Black Rhinos are slowly recovering from a 96% decline in population, and are now up to about 4,900 surviving today, thanks to conservation efforts.
During the last century, the black rhino has suffered the most drastic decline in total numbers of all rhino species. As recently as 1970, it was estimated that there were approximately 70,000 black rhinos in Africa – but, by the 1990′s there were only about 2,500 surviving in the wild. This was mainly due to illegal poaching for their horn, and to a lesser extent by loss of habitat.
The Black Rhinoceros (Diceros bicornis) is native to the eastern and central areas of Africa including Kenya, Tanzania, Cameroon, South Africa, Namibia, Zimbabwe, and Angola.
Although referred to as black, the name is misleading as it is actually more of a grey/brown/white colour in appearance. This was done to distinguish it from the White Rhino. The word white in the name is, however, a mistranslation of the Dutch word “wijd” for wide, referring to its square upper lip, as opposed to the pointed or hooked lip of the Black Rhinoceros.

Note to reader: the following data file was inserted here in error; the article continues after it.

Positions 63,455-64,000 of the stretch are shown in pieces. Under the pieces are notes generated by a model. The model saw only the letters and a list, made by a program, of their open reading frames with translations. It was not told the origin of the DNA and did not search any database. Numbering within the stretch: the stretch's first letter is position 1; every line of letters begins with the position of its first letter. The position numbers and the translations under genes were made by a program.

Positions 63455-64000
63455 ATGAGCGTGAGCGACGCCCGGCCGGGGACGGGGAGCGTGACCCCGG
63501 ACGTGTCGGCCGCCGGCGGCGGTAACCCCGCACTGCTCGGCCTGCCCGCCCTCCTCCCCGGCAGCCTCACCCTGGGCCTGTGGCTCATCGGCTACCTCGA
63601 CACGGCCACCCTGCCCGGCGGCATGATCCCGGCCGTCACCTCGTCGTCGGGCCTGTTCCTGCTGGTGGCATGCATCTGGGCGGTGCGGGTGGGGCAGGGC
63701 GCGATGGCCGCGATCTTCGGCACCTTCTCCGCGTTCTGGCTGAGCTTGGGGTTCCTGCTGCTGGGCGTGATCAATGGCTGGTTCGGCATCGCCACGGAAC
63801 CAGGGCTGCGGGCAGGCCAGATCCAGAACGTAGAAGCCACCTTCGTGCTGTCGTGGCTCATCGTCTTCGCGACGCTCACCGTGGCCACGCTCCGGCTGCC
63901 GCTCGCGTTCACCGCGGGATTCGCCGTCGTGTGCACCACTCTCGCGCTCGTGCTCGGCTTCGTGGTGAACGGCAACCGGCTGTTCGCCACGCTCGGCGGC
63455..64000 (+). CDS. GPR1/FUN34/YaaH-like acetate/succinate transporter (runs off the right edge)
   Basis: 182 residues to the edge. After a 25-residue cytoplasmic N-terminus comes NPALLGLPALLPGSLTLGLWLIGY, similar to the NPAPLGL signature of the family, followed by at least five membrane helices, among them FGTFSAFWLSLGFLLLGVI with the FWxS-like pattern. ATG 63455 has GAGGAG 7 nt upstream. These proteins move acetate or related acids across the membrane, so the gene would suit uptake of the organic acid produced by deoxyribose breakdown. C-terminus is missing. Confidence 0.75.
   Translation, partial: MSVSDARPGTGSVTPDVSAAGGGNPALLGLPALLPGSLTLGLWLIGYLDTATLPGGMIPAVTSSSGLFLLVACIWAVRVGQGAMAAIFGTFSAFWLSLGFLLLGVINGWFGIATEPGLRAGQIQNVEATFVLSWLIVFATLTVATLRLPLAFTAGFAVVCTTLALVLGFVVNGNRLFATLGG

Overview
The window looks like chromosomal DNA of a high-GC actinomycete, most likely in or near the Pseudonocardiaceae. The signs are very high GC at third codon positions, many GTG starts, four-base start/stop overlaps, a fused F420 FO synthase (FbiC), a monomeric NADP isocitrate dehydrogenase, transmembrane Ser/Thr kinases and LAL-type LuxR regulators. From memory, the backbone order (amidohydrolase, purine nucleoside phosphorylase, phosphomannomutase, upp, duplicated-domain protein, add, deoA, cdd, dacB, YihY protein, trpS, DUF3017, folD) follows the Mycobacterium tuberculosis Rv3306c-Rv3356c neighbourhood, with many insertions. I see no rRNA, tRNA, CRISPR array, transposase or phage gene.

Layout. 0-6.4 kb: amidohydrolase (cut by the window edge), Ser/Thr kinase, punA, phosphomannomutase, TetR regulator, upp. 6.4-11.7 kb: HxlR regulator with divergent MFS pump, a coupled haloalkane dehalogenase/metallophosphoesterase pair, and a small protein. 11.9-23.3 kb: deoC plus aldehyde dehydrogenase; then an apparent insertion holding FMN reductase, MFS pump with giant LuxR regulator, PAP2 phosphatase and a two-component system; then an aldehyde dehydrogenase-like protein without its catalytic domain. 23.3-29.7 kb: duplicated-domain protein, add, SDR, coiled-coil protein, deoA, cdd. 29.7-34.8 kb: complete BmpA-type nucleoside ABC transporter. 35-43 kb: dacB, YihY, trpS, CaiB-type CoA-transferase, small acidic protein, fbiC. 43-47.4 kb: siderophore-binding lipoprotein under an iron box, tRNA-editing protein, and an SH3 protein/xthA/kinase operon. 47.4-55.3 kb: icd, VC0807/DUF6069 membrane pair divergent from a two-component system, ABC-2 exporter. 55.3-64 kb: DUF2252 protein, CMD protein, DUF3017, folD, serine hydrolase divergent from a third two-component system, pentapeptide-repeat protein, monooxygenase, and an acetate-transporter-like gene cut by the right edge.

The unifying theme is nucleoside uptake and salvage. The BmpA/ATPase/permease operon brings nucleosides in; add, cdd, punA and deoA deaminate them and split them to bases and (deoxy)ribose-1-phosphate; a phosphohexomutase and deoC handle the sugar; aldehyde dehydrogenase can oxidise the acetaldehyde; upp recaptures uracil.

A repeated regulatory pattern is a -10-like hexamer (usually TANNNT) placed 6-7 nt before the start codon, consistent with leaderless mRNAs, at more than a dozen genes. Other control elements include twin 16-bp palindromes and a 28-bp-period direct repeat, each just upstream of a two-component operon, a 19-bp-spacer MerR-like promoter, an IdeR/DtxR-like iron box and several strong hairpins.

These species are now sometimes referred to as the Square-lipped (for White) or Hook-lipped (for Black) Rhinoceros.
Intensive anti-poaching efforts have had encouraging results and numbers have been recovering and still are increasing very slowly – although the specie is still considered Critically Endangered. With the growing purchasing power of many Asian countries, and the existence of organized gangs of poachers (since 2006) who sell rhino horn to black market syndicates in some range countries, the poaching threat remains great.
The conservation efforts in KwaZulu-Natal (South Africa) are probably text book examples of how conservation can be done and the Hluhluwe-Imfolozi Game Park more than worth a visit, if you wish to encounter the endangerd Black Rhino.